Does the name Spencer Perceval ring a bell? Perhaps you remember it from Horrible Histories or an episode of Eggheads. Perceval was shot dead in the House of Commons lobby, the only British Prime Minister to have been assassinated. This incident often overshadows the dramatic events of Spencer Percival’s life and career. Re-addressing this balance, today’s blog will explore who Spencer Perceval was, and his achievements as an MP, Government Minister, and Prime Minister.
This blog was written by Miriam Gibson, Archives Assistant (Graduate Trainee).
Born to the Earl of Egmont and Baroness Arden in 1762, Percival worked as a barrister before turning to politics. Representing the Tory party, he was elected MP for Northampton in 1796. It was a year of international political upheaval, due to the continuing repercussions of the American and French revolutions. The British military were locked in multiple conflicts, fighting against Spain in the Anglo-Spanish War, attempting a disastrous campaign to claim Haiti and the Dominican Republic (then a French colony known as Saint-Domingue), and dealing with developing unrest in Ireland. Riots broke out in England due to food shortages, and King George III had begun showing signs of mental illness. A tumultuous time for a young man to enter politics.
Prime Minister William Pitt the Younger resigned in 1801, after military losses and his failure to persuade the King on Catholic emancipation. Perceval declined to follow Pitt in resigning and, under the new Prime Minister Henry Addington, became Solicitor-General in 1801, then Attorney-General in 1802. Perceval’s rapid rise was in part due to his expertise as a debater. Many debates recorded in Hansard demonstrate Perceval’s skill in this area, such as his speech against the 1806 American Intercourse Bill. In his detailed speech, Perceval repeatedly returned to the interests of the “great, intelligent, and wealthy merchants”- the members of the British public who will be practically affected by the Bill. Perceval provided specific evidence to support his claim that the Bill was “perfectly impolitic and unjustifiable”. Perceval’s persuasion was successful, and the Bill did not pass. A long-time critic of the transatlantic slave trade, Perceval “warmly contended for the necessity of immediate abolition,” in an 1807 debate, shortly before the Slave Trade Act was given royal assent. After the passing of the Act, Perceval joined the African Institution. This committee aimed to address the “enormous wrongs” of the transatlantic slave trade, ensure that the Act was adhered to in the colonies, and “remove the barrier which has so long obstructed the natural course of social improvement in Africa”.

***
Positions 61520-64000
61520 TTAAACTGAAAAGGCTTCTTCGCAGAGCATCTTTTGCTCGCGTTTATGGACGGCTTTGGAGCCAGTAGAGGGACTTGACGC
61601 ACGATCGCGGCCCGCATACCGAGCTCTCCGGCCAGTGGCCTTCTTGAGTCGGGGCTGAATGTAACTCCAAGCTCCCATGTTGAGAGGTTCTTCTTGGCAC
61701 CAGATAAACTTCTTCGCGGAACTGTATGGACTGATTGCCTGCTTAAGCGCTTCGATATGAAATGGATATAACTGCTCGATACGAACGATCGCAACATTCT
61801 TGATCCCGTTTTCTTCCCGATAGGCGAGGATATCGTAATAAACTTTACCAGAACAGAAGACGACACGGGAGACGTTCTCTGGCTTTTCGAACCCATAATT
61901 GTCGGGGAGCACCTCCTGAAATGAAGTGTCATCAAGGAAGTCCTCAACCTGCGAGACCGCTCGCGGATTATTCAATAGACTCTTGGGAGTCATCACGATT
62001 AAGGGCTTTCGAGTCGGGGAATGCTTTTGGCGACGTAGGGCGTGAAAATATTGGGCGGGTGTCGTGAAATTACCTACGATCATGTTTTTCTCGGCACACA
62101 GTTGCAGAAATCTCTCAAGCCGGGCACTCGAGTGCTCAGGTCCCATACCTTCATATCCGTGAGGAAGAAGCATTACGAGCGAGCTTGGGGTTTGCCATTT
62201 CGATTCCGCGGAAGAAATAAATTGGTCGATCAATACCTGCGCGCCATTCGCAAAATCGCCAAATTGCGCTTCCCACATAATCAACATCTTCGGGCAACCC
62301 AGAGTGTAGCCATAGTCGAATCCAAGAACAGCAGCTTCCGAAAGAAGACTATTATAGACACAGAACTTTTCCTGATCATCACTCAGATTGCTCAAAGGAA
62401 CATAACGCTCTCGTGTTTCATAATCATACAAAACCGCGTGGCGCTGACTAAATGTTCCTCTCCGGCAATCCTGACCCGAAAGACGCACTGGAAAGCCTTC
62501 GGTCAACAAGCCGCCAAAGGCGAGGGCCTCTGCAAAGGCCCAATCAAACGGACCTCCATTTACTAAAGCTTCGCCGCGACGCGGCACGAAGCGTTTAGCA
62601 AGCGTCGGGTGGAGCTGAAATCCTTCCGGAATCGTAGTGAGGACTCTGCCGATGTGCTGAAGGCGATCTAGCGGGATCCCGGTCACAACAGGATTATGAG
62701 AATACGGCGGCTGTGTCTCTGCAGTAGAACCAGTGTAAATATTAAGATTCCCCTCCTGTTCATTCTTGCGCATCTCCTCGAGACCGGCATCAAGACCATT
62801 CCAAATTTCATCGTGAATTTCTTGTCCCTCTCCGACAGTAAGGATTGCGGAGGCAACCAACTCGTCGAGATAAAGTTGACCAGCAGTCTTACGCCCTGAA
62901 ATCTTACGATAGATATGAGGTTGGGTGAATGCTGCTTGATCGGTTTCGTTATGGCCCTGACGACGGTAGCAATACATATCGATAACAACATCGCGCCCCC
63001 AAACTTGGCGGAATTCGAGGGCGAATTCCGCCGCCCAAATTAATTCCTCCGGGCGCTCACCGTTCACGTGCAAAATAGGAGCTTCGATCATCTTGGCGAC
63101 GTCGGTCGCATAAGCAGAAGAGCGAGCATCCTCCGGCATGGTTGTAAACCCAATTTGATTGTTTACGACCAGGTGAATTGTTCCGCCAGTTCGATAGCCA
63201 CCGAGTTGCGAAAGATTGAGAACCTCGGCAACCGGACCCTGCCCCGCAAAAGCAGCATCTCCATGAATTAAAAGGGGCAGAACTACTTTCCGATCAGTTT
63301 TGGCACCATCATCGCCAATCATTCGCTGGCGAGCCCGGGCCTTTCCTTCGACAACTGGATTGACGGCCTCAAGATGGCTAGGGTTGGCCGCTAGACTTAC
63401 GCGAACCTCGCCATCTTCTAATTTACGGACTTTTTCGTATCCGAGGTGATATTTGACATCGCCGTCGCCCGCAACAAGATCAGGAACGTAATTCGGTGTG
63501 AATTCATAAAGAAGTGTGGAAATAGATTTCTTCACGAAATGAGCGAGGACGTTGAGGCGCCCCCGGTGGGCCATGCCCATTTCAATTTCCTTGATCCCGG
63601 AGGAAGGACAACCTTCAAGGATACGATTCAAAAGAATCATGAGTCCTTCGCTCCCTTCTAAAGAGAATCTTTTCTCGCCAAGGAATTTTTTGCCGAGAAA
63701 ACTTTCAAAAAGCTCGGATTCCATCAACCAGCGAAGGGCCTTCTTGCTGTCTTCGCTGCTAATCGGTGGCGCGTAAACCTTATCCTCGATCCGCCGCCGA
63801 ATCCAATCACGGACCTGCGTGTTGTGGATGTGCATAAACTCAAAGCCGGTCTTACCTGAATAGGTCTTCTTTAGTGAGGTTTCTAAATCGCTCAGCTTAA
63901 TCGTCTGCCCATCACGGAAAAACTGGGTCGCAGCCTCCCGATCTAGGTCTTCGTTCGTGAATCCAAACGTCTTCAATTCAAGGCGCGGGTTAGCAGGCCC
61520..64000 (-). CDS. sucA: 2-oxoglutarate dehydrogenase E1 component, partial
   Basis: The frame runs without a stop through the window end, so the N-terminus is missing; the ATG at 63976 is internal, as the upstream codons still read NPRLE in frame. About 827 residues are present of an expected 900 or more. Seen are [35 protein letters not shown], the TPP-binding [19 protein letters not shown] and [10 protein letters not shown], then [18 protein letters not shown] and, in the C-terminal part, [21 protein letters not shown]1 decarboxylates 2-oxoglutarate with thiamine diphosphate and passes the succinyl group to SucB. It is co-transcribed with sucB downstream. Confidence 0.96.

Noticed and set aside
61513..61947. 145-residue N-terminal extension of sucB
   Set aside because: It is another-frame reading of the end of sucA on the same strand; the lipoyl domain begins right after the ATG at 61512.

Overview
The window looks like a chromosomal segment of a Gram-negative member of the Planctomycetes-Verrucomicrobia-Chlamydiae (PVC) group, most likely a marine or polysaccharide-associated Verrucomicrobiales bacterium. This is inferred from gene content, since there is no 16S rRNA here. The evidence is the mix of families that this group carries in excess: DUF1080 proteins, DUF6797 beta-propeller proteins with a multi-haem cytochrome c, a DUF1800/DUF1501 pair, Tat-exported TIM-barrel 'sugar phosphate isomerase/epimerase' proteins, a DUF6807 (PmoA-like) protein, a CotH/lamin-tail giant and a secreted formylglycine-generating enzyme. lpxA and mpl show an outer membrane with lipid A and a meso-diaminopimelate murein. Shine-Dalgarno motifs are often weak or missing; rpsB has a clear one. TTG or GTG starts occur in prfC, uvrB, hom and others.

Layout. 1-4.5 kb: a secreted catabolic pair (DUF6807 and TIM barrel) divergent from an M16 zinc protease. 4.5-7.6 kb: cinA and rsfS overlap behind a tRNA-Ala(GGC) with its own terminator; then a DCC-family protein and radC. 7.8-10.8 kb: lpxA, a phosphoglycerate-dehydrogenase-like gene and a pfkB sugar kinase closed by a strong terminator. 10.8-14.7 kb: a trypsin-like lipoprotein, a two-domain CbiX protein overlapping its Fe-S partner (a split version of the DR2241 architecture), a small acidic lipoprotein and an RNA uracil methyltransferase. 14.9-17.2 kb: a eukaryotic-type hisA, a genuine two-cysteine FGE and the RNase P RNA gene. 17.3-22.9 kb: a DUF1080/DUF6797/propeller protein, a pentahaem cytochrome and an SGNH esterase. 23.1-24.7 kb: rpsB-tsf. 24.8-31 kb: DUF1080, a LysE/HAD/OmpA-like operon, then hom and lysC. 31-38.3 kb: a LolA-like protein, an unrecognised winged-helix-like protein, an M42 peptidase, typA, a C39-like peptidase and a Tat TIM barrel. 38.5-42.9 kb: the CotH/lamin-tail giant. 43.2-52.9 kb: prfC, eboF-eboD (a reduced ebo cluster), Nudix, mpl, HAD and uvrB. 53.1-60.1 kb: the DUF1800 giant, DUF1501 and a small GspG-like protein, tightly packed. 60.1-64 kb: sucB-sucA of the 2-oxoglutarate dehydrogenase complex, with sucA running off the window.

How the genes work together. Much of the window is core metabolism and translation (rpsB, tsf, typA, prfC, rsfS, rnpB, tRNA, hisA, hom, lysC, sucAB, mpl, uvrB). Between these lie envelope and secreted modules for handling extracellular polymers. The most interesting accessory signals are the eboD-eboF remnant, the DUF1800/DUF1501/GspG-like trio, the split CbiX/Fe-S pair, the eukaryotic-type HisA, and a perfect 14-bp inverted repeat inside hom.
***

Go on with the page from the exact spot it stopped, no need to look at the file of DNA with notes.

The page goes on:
You can read the entire debate on the Hansard Website, American Intercourse Bill: Hansard Website link
From Chancellor to Prime Minister